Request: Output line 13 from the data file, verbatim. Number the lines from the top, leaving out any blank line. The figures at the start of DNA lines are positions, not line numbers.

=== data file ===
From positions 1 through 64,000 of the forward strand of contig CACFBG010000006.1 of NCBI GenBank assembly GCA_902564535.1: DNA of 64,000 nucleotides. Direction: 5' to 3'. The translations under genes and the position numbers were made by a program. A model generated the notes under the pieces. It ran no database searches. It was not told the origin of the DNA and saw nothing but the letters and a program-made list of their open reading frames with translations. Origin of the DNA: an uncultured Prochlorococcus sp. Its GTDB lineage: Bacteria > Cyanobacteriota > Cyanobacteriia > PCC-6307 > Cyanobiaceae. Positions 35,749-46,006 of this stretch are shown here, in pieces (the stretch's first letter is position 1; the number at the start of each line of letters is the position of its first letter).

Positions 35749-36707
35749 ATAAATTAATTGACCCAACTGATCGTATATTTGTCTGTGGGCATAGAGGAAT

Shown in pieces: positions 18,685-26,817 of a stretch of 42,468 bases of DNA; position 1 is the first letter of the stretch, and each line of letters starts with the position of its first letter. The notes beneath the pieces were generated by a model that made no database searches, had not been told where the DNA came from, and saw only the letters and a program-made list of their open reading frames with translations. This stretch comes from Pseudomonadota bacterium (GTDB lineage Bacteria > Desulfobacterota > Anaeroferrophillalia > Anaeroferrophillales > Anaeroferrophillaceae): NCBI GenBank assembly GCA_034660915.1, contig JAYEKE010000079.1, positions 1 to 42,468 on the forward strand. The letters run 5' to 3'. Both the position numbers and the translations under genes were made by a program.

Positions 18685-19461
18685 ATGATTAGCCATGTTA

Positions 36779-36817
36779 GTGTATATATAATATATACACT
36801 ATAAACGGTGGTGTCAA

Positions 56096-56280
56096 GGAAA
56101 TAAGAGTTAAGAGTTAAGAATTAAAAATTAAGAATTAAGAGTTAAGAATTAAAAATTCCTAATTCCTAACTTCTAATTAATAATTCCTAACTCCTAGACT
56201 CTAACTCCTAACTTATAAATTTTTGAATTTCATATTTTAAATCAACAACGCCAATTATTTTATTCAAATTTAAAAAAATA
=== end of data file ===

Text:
56201 CTAACTCCTAACTTATAAATTTTTGAATTTCATATTTTAAATCAACAACGCCAATTATTTTATTCAAATTTAAAAAAATA